Window Film Companies Taking Hits as Government Shutdown Enters Third WeekOctober 16th, 2013 by Editor
While the effect felt by many at the start of the government shutdown has appeared minimal, as it goes into continuing weeks, small businesses can expect to receive several hard blows. For window film companies, it will appear in the form of stagnant small business loan applications and postponed government projects.
“For small businesses, the shutdown means that SBA loan applications cannot be approved, and small businesses cannot receive help exporting their goods to others countries,” according to a statement from the White House. “Many small businesses are struggling with how to take care of their employees as they see projects postponed and contracts dry up.”
This decrease in lending and spending could spell trouble for window film businesses that are already preparing to enter the slower season. As the number of seasonal consumer projects decline, major commercial work, including government projects, could provide stability for window film companies.
“The week before the shutdown we were setting sales records for this time of the year; even asking ourselves ‘where is all this business coming from?’ The very next week—the week of the government shutdown—phones stopped ringing and business has crawled to a snail’s pace and continues today,” says Keith Garwood, founder and president of Raleigh, N.C.-based All Pro Window Films.
“Currently there are companies going without compensation for jobs, making some tighten their belts a bit,” adds Derreck Miller, owner and operator for Northeast Window Protection in Stroudsburg, Pa. “In the long run, I see it throwing a curveball to any company involved in government procurement.”
“Right now we don’t have any direct government projects, so we aren’t delayed on that work, but we do have some FEMA projects, so down the road depending on how much longer this lasts we could see an impact,” says Chris Weinhardt, CEO of Houston-based Enpro Group. “There also are some bills in the House for projects that will include window film that would be beneficial for the industry, so sitting on those could also be of concern.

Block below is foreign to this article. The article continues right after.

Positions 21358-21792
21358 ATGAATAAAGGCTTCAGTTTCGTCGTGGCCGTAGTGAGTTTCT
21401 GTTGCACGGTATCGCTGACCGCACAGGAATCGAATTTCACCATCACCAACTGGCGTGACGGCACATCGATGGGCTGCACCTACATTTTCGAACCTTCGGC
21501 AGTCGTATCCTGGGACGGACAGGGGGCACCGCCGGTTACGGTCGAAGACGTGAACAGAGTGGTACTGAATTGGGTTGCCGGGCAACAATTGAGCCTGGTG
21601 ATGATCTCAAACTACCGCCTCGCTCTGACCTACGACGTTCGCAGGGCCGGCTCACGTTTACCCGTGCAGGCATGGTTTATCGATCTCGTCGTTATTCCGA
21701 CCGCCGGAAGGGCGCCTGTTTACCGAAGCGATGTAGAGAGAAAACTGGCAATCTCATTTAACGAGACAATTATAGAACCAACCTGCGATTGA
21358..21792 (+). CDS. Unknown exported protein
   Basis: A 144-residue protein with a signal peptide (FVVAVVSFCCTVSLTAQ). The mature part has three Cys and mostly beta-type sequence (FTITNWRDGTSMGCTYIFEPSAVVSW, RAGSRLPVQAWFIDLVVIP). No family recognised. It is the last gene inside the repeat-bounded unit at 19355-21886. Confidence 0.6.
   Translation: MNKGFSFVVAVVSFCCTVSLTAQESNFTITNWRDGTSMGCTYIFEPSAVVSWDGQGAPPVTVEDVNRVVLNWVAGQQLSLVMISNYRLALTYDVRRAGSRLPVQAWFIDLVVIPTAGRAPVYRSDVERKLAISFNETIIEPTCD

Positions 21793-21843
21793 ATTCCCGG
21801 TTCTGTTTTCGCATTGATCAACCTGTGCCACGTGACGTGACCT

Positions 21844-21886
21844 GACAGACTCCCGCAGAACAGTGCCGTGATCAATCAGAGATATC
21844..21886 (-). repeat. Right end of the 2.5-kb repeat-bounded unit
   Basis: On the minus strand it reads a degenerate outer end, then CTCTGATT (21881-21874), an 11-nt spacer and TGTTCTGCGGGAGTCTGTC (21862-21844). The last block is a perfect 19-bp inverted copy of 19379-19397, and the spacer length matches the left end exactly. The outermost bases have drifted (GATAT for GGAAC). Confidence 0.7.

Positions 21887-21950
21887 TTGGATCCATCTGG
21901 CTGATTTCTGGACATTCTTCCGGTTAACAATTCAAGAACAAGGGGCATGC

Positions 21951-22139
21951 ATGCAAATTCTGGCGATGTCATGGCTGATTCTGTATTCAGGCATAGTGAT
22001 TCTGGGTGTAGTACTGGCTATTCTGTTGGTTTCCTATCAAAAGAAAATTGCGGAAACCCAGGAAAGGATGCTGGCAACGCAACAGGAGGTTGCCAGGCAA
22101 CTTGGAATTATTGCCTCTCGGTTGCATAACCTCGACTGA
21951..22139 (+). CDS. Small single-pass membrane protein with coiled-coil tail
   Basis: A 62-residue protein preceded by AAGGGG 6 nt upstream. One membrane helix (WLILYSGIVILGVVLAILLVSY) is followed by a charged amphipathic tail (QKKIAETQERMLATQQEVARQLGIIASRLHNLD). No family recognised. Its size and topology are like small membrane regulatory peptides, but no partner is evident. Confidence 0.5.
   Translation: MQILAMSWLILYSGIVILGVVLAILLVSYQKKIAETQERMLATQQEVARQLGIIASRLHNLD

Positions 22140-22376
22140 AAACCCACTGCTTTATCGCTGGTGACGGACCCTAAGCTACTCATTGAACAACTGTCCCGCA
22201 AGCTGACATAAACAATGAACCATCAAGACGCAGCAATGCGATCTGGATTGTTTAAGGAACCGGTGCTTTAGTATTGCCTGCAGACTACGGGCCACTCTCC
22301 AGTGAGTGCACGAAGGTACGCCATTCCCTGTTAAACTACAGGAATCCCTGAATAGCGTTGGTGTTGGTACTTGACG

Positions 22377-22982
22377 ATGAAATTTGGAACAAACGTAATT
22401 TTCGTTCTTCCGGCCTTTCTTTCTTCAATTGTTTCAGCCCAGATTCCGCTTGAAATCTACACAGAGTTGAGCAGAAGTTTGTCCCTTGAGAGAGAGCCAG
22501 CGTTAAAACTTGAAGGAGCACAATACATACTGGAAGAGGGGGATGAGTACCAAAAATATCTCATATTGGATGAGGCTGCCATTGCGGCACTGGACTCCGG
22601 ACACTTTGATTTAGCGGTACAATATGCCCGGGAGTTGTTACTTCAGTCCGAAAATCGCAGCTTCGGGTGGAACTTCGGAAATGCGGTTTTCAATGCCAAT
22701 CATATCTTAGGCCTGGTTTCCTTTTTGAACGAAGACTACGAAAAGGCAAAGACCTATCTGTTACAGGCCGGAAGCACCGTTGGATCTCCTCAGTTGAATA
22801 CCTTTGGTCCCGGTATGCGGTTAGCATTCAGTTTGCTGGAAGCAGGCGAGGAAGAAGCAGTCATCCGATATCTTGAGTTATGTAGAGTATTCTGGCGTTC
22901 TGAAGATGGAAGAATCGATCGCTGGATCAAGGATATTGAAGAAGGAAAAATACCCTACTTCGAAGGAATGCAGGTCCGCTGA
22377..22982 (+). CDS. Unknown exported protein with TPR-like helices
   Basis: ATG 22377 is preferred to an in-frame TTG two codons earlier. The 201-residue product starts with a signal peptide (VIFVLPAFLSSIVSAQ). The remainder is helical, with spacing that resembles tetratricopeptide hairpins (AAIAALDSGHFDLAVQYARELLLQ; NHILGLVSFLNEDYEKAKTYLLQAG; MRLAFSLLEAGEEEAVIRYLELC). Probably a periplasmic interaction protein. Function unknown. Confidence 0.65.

“If window film companies are waiting on SBA loan documentation, that will definitely throw a wrench in it the longer the government stays out, so from that angle, for window film companies that are waiting and pending approval for SBA loans, this could be devastating,” he adds.
“I’ve seen it more from the sequester than from the shutdown,” says Scott Haddock, president and CEO of Easton, Md.-based GlassLock. “Sequestration really affected a lot of people in the security industry. The shutdown is just the fallout from that. I’ve had contracts that are basically on hold or cancelled—one or the other … Most of the funding that falls under sequestration is really based on security and the Department of Defense.
“We expect it,” he adds. “Washington will get its act together and the funding will start moving; we just don’t know when. You can usually see the end of a downturn. On this one it’s kind of hard to tell.”
Top 10 Hardest-Hit States
- District of Columbia
- New Mexico
Source: USA Today